When you read through the book of Acts, you can’t miss the sense of urgency and the depth of faith that the first century church had as they followed Jesus. Their love for God and their passion for people who didn’t know Him drove them to share the good news with the world that surrounded them. Their desire to serve God led them to sacrifice themselves for the sake of loving and serving one another. From the very beginning of the church, those traits made the church different from a country club or a social action organization.
In the second chapter of Acts we have Luke’s record of the birthday of the church. The apostles were gathered in the Temple, and there was a huge crowd there because it was the feast of Pentecost. At that moment, God’s Spirit chose to move them to stand up and publicly proclaim the message of Jesus’ death, burial, and resurrection. It was a miraculous event, the apostles spoke in languages that they had never studied, people from all over the world heard the message in their native tongue. But the miracles were not only contained in tongues of fire and the different languages that they spoke. Peter and the other apostles told the crowds that they were guilty of crucifying Jesus, but that He was not a criminal but the Son of God. And the crowd miraculously responded to the message. Let me begin reading at the conclusion of Peter’s message.
(Read Acts 2:36-47)
This morning I want to challenge every one of us to recognize that God can move in our culture like that again. He may not use the miraculous tongues of the day of Pentecost, but He will move people with His good news if we will make it known. If we will seek to know and understand and communicate “the truth about God’s great kindness to sinners,” will continue to perform the miracle of changing people’s hearts. There are at least three realizations that we need to have for the Christianity that we know and communicate to be the real thing.
1. We Must Realize The Need For A Savior.
If you’ve been in the church very long, you’ve probably heard the verses so often that your lips move when someone else quotes them. “…for all have sinned and fall short of the glory of God,” “As it is written: “There is no one righteous, not even one;” “For the wages of sin is death, but the gift of God is eternal life in Christ Jesus our Lord.” It’s the truth that is the bad news you have to believe before you are ready to hear the good news. Every person is on the road to hell unless they are willing to make a u-turn.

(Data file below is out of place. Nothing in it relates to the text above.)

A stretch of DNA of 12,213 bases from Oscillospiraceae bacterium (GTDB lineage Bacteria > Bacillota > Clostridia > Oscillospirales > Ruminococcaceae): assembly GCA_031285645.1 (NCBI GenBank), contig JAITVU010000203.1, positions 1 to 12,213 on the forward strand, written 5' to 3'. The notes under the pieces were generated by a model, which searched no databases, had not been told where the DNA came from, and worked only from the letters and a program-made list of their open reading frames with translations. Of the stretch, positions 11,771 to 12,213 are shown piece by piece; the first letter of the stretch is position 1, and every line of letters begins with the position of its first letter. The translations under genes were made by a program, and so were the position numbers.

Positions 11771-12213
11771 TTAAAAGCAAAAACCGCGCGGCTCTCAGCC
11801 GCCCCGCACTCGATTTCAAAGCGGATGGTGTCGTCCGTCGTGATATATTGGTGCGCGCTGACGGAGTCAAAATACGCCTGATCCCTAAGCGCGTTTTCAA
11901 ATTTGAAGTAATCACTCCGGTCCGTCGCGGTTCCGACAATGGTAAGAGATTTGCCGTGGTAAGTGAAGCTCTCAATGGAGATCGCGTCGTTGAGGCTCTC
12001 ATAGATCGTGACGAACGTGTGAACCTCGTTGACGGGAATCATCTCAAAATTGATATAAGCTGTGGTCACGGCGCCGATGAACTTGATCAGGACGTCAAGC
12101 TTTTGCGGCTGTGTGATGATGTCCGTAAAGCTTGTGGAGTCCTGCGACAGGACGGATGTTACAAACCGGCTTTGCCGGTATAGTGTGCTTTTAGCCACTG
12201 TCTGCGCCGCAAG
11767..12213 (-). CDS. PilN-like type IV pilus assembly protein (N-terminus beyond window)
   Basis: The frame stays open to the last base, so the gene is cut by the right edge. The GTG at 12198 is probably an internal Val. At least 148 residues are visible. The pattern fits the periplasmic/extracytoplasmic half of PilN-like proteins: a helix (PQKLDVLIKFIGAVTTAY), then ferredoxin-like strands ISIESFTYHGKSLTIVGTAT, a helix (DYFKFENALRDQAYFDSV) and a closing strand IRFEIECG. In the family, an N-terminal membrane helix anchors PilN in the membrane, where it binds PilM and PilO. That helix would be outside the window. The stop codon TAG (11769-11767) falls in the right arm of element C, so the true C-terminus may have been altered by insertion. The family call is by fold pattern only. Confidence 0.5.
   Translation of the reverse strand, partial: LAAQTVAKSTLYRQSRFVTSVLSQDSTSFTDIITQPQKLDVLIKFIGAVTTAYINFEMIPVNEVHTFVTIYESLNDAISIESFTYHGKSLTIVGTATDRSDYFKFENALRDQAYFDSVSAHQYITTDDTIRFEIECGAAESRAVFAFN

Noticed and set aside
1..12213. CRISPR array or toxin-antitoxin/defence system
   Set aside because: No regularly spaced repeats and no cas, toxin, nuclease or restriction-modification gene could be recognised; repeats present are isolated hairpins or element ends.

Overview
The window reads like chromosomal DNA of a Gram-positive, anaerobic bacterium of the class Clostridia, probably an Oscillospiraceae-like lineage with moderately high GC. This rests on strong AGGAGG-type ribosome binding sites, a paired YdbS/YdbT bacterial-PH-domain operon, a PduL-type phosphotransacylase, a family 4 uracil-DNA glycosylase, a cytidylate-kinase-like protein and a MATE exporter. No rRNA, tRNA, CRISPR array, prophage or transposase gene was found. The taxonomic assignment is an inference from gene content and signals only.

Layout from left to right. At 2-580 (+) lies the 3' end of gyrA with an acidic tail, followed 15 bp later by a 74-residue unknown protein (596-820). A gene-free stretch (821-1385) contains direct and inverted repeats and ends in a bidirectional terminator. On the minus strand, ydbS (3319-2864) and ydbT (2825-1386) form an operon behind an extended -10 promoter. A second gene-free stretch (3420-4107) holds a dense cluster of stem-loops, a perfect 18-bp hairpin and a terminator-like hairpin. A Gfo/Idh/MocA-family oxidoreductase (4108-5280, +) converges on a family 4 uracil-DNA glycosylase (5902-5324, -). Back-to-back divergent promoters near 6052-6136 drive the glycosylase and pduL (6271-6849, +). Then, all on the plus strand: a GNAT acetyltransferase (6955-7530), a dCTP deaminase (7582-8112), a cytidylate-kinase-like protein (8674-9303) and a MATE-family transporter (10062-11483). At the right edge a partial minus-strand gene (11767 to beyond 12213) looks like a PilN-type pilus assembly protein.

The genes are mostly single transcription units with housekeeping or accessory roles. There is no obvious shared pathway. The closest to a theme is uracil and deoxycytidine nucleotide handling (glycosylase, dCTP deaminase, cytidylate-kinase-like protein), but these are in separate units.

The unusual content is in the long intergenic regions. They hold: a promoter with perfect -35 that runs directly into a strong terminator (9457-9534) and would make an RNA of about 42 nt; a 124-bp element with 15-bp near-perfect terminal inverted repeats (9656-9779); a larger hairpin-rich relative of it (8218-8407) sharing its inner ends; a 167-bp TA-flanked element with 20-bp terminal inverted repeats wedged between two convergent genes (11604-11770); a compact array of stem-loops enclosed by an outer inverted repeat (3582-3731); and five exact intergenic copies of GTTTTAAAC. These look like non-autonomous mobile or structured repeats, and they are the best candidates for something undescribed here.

When Peter closed out his sermon about the fact that Jesus was the Messiah anticipated for centuries by the Jewish people, he said this. “Therefore let all Israel be assured of this: God has made this Jesus, whom you crucified, both Lord and Christ.” When the people heard this, they were cut to the heart and said to Peter and the other apostles, “Brothers, what shall we do?” Don’t miss the power of that phrase, “they were cut to the heart.” From the top of their head to the bottom of their feet, they came to realize in the very depth of their being that they were guilty as charged. They needed someone to help them overcome their guilt.
You know in my 20 or so years of preaching, I have learned a few things, but one of the most important is that on my own I can never “cut to the heart.” It’s a realization that is both frustrating and liberating. I can lay a mean guilt trip on people, but I can never cut to the heart. Only the Holy Spirit can do that. If I lay a guilt trip on my own power, people just get angry with me or yawn at me, or laugh at me. But when the Holy Spirit cuts to the heart of someone, they repent and recognize how lost they are. The first step to being found is recognizing that you are lost, but there is one longing to find and save you. If you catch that reality, you will never get over it.